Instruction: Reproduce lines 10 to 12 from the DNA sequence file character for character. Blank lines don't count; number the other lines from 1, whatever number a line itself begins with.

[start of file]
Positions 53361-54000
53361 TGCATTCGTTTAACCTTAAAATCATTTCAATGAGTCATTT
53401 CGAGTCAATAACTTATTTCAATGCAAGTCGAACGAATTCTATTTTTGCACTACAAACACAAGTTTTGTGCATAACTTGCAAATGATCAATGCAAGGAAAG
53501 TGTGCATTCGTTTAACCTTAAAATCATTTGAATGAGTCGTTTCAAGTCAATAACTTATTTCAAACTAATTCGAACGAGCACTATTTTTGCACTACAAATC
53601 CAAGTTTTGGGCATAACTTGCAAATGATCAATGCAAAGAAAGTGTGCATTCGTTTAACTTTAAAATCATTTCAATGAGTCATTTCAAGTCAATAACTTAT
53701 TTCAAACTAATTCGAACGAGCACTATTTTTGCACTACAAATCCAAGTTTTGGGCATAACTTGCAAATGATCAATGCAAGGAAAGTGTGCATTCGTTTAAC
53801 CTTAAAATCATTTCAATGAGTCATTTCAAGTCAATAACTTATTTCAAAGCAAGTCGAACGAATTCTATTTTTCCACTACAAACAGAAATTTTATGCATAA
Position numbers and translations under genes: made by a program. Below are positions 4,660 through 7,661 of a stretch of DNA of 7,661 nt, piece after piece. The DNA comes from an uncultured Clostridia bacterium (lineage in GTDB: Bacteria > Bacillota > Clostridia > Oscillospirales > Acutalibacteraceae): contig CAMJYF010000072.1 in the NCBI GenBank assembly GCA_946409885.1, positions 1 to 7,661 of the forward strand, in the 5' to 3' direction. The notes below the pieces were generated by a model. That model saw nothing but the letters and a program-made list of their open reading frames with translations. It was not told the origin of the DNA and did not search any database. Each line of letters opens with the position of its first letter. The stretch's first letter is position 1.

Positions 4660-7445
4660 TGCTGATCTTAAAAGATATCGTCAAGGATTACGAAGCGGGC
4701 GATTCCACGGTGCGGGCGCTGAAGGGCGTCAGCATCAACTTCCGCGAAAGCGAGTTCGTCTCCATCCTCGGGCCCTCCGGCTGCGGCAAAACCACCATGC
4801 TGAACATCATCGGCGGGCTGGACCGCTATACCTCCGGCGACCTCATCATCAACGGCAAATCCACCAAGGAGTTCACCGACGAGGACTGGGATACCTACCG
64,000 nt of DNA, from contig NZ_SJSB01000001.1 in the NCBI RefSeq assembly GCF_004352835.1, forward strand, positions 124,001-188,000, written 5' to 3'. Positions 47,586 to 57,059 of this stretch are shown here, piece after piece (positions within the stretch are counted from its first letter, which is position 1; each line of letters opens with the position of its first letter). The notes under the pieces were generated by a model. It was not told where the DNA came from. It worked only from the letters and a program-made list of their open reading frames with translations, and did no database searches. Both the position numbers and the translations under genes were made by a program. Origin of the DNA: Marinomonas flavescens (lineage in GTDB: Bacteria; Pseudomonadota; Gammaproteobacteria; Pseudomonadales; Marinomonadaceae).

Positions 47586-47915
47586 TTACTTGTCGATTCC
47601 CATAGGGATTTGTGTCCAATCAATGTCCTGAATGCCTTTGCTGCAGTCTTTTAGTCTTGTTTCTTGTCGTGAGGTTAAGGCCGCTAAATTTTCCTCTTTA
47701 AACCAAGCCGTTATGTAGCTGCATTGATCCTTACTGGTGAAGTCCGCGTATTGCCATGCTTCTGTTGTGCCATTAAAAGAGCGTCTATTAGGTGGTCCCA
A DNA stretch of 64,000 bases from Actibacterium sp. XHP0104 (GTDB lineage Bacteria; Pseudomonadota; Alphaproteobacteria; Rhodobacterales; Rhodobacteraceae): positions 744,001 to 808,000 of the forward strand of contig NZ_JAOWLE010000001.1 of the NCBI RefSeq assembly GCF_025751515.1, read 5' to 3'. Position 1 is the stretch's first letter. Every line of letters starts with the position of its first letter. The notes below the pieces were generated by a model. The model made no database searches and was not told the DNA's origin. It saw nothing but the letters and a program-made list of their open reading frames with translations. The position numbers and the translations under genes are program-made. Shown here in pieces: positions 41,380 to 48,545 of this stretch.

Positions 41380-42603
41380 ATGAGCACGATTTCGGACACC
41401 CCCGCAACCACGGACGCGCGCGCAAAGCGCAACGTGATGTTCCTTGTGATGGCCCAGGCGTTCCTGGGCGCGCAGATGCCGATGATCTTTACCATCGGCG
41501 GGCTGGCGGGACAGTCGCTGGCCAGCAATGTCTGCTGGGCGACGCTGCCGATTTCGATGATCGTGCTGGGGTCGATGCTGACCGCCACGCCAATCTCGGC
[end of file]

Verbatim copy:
4660 TGCTGATCTTAAAAGATATCGTCAAGGATTACGAAGCGGGC
4701 GATTCCACGGTGCGGGCGCTGAAGGGCGTCAGCATCAACTTCCGCGAAAGCGAGTTCGTCTCCATCCTCGGGCCCTCCGGCTGCGGCAAAACCACCATGC
4801 TGAACATCATCGGCGGGCTGGACCGCTATACCTCCGGCGACCTCATCATCAACGGCAAATCCACCAAGGAGTTCACCGACGAGGACTGGGATACCTACCG